10 dead in Tennessee wildfires, Dolly Parton assists aid efforts

The remains of a home smolder in the wake of a wildfire November 30, 2016 in Gatlinburg, Tennessee. © Brian Blanco/Getty Images
The death toll from wildfires that ravaged the eastern Tennessee communities of Gatlinburg and Pigeon Forge has risen to 10. Country music star Dolly Parton is leading an effort to help the area ‒ her birthplace and home of her Dollywood resort.

The blaze, which began in Great Smoky Mountains National Park and spread rapidly into Gatlinburg on Monday, burned 15,000 acres and damaged or destroyed more than 700 buildings – about 300 in Gatlinburg alone – according to Sevier County Mayor Larry Waters.

Initially, four people were believed to have perished in the flames, until the authorities discovered three more bodies at a burned-out residence on Wednesday. Then on Thursday, three more deaths were counted, bringing the total to 10, WBIR reported.

“All of us are praying for those families and are very distressed at the loss of life in this situation,” Waters said. He added that 53 people were injured, and many of them have already been released from the hospital.

“This is a fire for the history books,” Gatlinburg Fire Chief Greg Miller said Tuesday, according to the Washington Post. Locals who fled the blaze described it as hellish.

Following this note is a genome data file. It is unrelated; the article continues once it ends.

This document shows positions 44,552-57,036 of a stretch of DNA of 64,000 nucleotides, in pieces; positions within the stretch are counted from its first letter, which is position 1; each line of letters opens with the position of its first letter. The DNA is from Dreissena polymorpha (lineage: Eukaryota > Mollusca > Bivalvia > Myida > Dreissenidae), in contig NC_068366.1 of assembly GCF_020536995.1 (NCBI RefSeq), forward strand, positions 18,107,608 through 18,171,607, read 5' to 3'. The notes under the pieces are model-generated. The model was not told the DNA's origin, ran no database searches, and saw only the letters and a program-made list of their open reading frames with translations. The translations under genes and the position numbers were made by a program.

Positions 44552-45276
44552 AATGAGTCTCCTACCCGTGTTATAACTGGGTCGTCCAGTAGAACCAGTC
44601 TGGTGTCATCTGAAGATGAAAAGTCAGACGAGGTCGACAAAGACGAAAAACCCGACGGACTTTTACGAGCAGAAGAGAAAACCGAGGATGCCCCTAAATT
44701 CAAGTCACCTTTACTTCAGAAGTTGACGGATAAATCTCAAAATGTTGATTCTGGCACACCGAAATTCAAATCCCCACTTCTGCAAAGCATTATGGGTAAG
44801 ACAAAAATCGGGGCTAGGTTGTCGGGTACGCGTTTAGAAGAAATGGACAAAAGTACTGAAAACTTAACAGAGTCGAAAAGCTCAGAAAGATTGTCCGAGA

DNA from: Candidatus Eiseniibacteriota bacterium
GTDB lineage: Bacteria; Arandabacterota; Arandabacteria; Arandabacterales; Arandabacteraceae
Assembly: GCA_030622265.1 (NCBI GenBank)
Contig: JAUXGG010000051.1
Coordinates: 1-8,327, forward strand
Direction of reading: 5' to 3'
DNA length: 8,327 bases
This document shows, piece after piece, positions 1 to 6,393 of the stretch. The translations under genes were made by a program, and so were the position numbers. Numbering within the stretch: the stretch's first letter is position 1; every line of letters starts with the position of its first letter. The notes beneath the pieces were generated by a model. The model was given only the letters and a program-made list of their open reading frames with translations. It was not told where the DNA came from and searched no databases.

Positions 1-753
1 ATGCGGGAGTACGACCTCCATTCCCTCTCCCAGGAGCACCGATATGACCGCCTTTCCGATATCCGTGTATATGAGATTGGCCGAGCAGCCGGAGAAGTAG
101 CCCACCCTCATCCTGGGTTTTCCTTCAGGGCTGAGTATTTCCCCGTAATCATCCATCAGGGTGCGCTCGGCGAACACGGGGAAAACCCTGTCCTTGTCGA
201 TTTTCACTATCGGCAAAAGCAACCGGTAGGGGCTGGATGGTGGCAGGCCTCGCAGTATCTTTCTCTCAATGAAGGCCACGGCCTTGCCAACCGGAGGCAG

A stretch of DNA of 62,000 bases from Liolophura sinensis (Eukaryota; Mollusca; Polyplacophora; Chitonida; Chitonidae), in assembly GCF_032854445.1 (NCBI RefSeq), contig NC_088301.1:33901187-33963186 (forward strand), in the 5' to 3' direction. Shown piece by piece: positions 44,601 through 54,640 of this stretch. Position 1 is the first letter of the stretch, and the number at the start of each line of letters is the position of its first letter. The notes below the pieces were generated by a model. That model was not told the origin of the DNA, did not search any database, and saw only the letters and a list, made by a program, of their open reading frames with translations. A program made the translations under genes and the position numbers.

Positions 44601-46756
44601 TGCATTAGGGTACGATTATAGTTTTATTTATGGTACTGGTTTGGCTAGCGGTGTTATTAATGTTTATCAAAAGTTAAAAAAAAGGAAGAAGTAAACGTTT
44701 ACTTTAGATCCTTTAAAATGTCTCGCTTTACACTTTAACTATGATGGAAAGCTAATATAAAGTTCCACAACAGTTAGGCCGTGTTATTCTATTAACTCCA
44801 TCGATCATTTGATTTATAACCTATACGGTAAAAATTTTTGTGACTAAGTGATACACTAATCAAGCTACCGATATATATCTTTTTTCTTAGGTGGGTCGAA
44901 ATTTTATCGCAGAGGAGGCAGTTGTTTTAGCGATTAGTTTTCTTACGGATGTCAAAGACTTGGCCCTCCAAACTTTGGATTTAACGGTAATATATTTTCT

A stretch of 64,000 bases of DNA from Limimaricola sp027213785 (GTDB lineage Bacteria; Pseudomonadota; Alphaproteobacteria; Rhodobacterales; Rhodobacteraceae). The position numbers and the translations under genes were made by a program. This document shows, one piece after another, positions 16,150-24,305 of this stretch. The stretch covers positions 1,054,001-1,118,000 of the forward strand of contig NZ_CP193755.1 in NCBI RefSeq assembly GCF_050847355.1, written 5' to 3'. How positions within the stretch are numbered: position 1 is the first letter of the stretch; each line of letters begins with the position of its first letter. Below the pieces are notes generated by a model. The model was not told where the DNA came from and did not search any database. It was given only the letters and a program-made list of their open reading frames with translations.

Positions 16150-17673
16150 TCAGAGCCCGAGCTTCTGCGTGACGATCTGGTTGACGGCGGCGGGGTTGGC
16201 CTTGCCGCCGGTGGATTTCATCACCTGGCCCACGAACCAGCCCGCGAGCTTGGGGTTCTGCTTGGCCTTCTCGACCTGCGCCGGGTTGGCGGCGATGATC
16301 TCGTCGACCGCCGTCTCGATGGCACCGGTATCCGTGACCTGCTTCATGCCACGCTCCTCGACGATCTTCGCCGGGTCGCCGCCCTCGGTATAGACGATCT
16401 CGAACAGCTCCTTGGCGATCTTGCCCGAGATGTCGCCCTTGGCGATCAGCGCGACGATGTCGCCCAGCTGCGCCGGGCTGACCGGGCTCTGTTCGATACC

“Walking through hell, that’s what it was... I never want to see something like that again in my life, ever,” Linda Monholland, who worked at the Park View Inn, told the Post.

Brandon Reese, a freelance photographer from Virginia who came along with the volunteer fire crew in Pigeon Forge to document the blaze, described the scene as “apocalyptic wasteland,” according to The Tennessean.

The Mystery Mansion was destroyed and the famous Cupid's Chapel caught fire, while the Gatlinburg Convention Center was barricaded shut. Even the dirt was alit, Reese said.

Outside one home in Sevier County, a statue of Jesus was the only thing standing after the fire swept through, according to a WVLT television crew. Isaac McCord, an employee at Parton’s Dollywood theme park, posted a picture on Facebook of a half-burned scorched page from a King James Bible he found during the cleanup.

“To you, LORD, I call, for fire has devoured the pastures in the wilderness and flames have burned up all the trees of the field,” reads one of the passages on the page, from the Book of Joel.

Around 14,000 people were evacuated from the area residences and resorts. Helped by Tuesday’s rain, the fire crews were able to stop the blaze before it could damage Dollywood.

Parton, who was born in Sevier County, announced on Wednesday that she will be setting up a fund to aid the community. The My People Fund will provide $1,000 per month to families whose houses were destroyed by the blaze.

“We want to provide a hand up to those families who have lost everything in the fires. I know it has been a trying time for my people and this assistance will help get them back on their feet,” Parton said on Wednesday.